Chlorpyrifos oxon, at concentrations far below those required to inhibit acetylcholinesterase, reduces neurite outgrowth in primary cultures of sympathetic neurons derived from the embryonic rat superior cervical ganglia. This is an example of disruption of neuron morphogenesis by doses of OP too low to bind to the classical active site serine [22].
Proteins important for axonal transport have been implicated in neurodegenerative diseases [23] and are prime candidates for proteins responsible for OP low dose neurotoxicity. Neurons rely heavily on phosphorylation-dependent intracellular signaling mechanisms [23], suggesting that irreversible OP binding to a site that is normally reversibly phosphorylated will result in neuron dysfunction. If multiple proteins are involved, it follows that different OP will react differently with the different targets, and that the identity of the OP target will depend on the identity of the OP.
Albumin
Our search for additional OP targets was begun by treating live mice with a biotin-labeled OP called FP-biotin [24]. Doses of FP-biotin that did not inhibit acetylcholinesterase were found to label albumin. Mass spectral analysis of pure human albumin, pure mouse albumin, and human plasma identified tyrosine 411 as the amino acid that is labeled by soman, sarin, chlorpyrifos oxon, dichlorvos, diisopropylfluorophosphate, and FP-biotin [25,26]. Additional tyrosines as well as serines are labeled when the experimental conditions are maximized, but tyrosine 411 is always the most reactive residue in human albumin [27,28].
Human plasma treated ex vivo with OP was found to have OP-labeled albumin [25]. Human plasma from individuals who attempted suicide by drinking dichlorvos had dichlorvos-labeled albumin in their blood; the OP label was on tyrosine 411 (Li et al. unpublished). Live guinea pigs treated with nerve agents had OP-labeled tyrosine in plasma digests, the tyrosine presumably originating from albumin [29,30].
OP-albumin adducts on tyrosine have several advantages over OP-cholinesterase as biomarkers of OP exposure. The OP-tyrosine adduct on albumin is more stable than the OP-serine adduct on butyrylcholinesterase as shown by the finding that OP-tyrosine is detectable in guinea pigs 24 days after treatment with nerve agents, at a time when OP-butyrylcholinesterase is undetectable [29]. In vitro studies have shown that the half-life of the tyrosine 411 adduct with soman is 20 days at pH 7.4 and 22° C [26]. The chlorpyrifos oxon adduct on tyrosine 411 of human albumin loses only 25% of the OP after 8 months incubation at pH 7.4 and 22° C [28]. The stability of the OP-tyrosine adduct makes OP-albumin a suitable biomarker of exposure to OP nerve agents and OP pesticides.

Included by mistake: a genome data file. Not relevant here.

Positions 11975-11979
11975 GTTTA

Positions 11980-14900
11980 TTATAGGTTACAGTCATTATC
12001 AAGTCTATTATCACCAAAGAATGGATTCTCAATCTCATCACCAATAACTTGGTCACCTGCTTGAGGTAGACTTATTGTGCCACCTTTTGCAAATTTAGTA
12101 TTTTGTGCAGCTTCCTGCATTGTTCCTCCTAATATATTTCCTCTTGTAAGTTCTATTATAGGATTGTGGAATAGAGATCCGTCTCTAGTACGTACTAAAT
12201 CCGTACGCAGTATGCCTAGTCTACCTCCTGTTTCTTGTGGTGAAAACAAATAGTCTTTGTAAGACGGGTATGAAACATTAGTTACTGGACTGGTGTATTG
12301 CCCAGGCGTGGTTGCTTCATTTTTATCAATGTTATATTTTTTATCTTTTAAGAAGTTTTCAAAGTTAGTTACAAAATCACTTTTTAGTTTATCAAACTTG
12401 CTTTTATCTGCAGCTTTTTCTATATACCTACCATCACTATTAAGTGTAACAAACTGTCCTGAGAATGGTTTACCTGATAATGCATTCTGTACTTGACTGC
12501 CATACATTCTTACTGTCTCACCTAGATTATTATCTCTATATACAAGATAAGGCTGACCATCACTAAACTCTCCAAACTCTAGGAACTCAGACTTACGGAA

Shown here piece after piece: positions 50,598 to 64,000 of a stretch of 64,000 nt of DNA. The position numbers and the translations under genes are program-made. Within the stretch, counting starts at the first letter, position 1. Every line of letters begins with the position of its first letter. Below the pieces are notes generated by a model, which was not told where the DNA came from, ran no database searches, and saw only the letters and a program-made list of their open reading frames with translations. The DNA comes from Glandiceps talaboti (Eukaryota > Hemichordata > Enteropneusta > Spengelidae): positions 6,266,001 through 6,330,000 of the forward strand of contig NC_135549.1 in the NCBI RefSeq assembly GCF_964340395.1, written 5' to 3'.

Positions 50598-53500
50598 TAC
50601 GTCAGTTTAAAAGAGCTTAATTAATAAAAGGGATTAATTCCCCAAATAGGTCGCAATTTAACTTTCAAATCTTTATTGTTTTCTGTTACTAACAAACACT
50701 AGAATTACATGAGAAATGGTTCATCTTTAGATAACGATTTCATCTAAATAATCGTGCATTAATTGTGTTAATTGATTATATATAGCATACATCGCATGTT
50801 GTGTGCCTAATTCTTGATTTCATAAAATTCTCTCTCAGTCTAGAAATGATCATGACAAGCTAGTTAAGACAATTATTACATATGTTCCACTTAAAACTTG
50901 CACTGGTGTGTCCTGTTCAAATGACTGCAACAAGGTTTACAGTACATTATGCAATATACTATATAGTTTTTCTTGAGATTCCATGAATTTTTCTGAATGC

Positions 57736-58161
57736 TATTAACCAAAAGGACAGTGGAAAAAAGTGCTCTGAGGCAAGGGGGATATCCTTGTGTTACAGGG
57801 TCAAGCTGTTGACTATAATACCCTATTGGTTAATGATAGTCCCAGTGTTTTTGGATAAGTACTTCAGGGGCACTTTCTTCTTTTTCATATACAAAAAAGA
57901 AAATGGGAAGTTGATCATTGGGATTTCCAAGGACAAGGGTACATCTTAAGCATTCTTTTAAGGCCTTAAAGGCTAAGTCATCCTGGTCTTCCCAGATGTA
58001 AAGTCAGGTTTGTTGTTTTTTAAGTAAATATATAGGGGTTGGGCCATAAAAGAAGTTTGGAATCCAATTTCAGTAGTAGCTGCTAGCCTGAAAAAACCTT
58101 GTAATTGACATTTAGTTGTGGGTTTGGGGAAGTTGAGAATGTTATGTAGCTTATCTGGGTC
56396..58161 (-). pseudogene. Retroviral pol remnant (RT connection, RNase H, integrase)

Another characteristic of OP-tyrosine adducts is that they do not age [25,26,3032]. For example, the pinacolyl group of soman is retained in the soman-tyrosine adduct [26]. This contrasts with soman-serine adducts on cholinesterases which lose the pinacolyl group about 2 min after covalent binding to the active site serine. Thus, the character of the OP-albumin adduct is more closely akin to that of the original OP than is the OP-cholinesterase adduct. This makes identification of the original OP more reliable.
Oxime therapy displaces the OP from serine, but not from tyrosine [29]. Therefore, identification of the OP to which a patient was exposed can be made after the patient has been treated with oxime.
Tubulin
OP-labeling of albumin is not an explanation for low dose toxicity. However, covalent binding of OP to tyrosine in albumin suggests that proteins other than the serine hydrolases could be involved in low dose OP toxicity. Tubulin is a candidate protein for this role. Tubulin polymerizes to microtubules. Microtubules play an integral part in axonal transport, and behavioral studies correlate chronic low dose chlorpyrifos exposure with cognitive dysfunction and with disruptions in axonal transport [33,34]. Microtubules are essential for the architecture of neuronal cells, as well as for transport of cell organelles from the cell body to the axon. Drugs such as taxol that target microtubule structure result in cell death.
Studies with pure bovine tubulin have shown that tubulin is readily labeled by chlorpyrifos oxon, soman, sarin, dichlorvos, and FP-biotin [35,36]. The labeled residues are tyrosine and lysine. Tubulin function is disrupted by OP binding as visualized by atomic force microscopy nanoimages of microtubule structure, which show that in the presence of 0.005 mM chlorpyrifos oxon, tubulin polymerizes to abnormally short microtubules [37]. Mice treated with chlorpyrifos at a dose that does not inhibit acetylcholinesterase have diethoxyphosphorylated tubulin in the brain [38].
A broader view of low dose toxicity suggests that OP may be modifying many proteins associated with tubulin in addition to tubulin itself, and that OP modification of these axonal transport proteins results in loss of synaptic function, alterations in axonal connectivity, and finally in cell death [23,39,40].
OP binding to tyrosine as a general phenomenon
The question arose whether OP binding to albumin and tubulin was a special case or whether other proteins could also make a covalent bond with OP. Purified proteins were treated with diisopropylfluorophosphate, chlorpyrifos oxon, FP-biotin, soman, or sarin and the labeled peptide and labeled amino acid were identified by mass spectrometry. Table 1 summarizes the proteins and the OP-modified tyrosines in proteins that have been identified to date. Only the most reactive tyrosine, Tyr 411, is listed in Table 1 for human albumin. Additional OP-labeled tyrosines in human albumin can be found in Ding et al. [28]. A more complete list of proteins labeled by OP on tyrosine and the sequences of OP-labeled peptides is found in Schopfer et al. [41]. It is concluded that OP binding to tyrosine is a general phenomenon. Many proteins can be labeled on tyrosine by OP.